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Utah's elected officials were taking a wait-and-see approach Wednesday on a federal lawsuit filed by the Skull Valley Band of the Goshute Indians and Private Fuel Storage against the U.S. Department of the Interior.

The lawsuit, filed Tuesday, alleges that those Utah officials put political pressure on the department to block efforts to build a nuclear-waste repository in Utah's West Desert. Spokespeople for Sens. Orrin Hatch and Bob Bennett said Wednesday that they did not think it would be appropriate to comment on a pending legal matter. Two spokespeople for the Department of the Interior also said they would not comment on pending litigation.

The lawsuit asks a federal judge to strike the department's decision to block the creation of the nuclear-waste dump. The plaintiffs accuse the department of bowing to political pressure and killing a multimillion-dollar deal for the Goshute band.

Last September, associate deputy interior secretary James Cason rejected PFS' petition to lease the land to the storage facility. The same day, another Interior official denied a request by PFS for a rail line to ship the waste to Skull Valley.

In another petition before the Nuclear Regulatory Commission that is on appeal, the federal Court of Appeals in Washington, D.C., held back on a ruling until the department wrapped up its process, resulting in yet more delays for PFS and the Goshutes.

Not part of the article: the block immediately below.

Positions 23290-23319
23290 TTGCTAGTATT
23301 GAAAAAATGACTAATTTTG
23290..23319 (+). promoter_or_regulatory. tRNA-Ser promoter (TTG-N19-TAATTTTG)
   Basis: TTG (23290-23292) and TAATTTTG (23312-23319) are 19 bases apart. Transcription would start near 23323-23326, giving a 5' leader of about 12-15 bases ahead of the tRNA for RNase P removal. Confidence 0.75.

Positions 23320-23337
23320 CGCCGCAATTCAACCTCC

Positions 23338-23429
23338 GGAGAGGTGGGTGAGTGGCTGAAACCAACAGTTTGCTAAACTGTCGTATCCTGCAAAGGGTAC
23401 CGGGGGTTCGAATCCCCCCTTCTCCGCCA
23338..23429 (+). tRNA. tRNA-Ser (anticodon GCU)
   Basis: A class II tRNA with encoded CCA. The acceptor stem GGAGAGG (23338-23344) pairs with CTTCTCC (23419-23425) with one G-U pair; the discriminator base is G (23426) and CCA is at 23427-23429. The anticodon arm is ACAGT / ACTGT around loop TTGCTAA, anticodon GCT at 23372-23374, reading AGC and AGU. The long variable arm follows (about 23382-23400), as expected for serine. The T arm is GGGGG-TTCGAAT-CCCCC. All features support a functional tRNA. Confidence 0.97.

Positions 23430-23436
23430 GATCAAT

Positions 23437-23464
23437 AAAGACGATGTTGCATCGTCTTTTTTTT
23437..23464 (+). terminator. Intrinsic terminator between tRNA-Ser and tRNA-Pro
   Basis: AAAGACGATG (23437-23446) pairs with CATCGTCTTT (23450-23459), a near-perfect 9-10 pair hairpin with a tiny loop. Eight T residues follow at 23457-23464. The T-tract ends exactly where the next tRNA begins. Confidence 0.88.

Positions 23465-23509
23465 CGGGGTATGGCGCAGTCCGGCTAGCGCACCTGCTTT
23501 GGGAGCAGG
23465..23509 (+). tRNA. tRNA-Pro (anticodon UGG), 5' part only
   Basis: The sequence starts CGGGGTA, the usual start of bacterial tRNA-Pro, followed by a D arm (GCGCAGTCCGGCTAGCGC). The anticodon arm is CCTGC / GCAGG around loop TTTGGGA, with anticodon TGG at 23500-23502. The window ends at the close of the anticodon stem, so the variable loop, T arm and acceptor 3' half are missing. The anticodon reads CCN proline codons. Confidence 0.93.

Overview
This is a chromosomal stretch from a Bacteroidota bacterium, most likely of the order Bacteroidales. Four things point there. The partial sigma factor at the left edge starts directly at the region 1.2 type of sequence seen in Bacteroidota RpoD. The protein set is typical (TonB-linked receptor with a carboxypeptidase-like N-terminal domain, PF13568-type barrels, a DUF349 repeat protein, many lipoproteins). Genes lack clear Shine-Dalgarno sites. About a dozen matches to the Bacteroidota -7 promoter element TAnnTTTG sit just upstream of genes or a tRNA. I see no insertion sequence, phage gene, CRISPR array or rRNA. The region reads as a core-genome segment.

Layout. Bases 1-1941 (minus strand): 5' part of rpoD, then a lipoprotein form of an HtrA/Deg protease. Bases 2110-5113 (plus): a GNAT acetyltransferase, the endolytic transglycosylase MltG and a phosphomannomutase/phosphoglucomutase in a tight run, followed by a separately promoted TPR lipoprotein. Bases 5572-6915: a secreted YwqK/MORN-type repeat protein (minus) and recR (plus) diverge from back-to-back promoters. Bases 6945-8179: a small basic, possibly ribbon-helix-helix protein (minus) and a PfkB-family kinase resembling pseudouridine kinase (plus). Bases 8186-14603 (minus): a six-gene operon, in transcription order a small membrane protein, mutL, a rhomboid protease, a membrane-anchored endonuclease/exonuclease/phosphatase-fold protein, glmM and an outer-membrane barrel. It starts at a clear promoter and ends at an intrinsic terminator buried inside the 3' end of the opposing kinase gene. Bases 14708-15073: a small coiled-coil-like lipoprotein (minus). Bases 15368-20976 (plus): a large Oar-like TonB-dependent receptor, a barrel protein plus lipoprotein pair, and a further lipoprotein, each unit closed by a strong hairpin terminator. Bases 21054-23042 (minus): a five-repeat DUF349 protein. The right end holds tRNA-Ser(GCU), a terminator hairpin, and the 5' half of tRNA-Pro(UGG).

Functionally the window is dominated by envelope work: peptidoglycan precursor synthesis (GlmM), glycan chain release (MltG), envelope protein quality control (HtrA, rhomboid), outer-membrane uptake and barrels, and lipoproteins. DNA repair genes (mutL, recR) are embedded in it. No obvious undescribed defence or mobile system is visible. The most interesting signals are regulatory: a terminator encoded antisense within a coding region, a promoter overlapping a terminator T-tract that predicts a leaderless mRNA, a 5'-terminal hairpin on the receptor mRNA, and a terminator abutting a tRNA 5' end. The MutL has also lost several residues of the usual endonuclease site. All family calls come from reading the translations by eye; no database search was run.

Many of Utah's elected officials lauded the rejections as a win for Utah residents. Gov. Jon Huntsman Jr. called the decisions a victory for Utah, saying the nuclear-waste repository was a "bad thing for Utah."

Huntsman's energy advisor Dianne Nielson said Wednesday that the governor continues to oppose building the nuclear-waste dump in Utah.

"I guess you can sue about anything," Nielson said, adding that the Interior Department's decisions were well documented and well grounded in supporting facts.

According to the lawsuit, PFS and the Goshute band allege that Utah officials interfered with the permit process by placing political pressure on Interior Department officials.

"Our point in the complaint is that the Department of Interior didn't follow its own policies and procedures and regulations," said PFS spokeswoman Sue Martin. Martin said while department officials were accessible by Utah's Washington delegates, such was not the case for Goshute officials, who struggled to make their side heard.

Skull Valley band attorney Tim Vollmann said the abuses by elected officials are well documented, and the lawsuit details some of those. "We think that's the tip of the iceberg and that there's a lot more to it," Vollmann said.

State officials said it's too early to know what impact the lawsuit may have on the department's decisions. The federal government is expected to issue a reply to the lawsuit in federal court in about a month.


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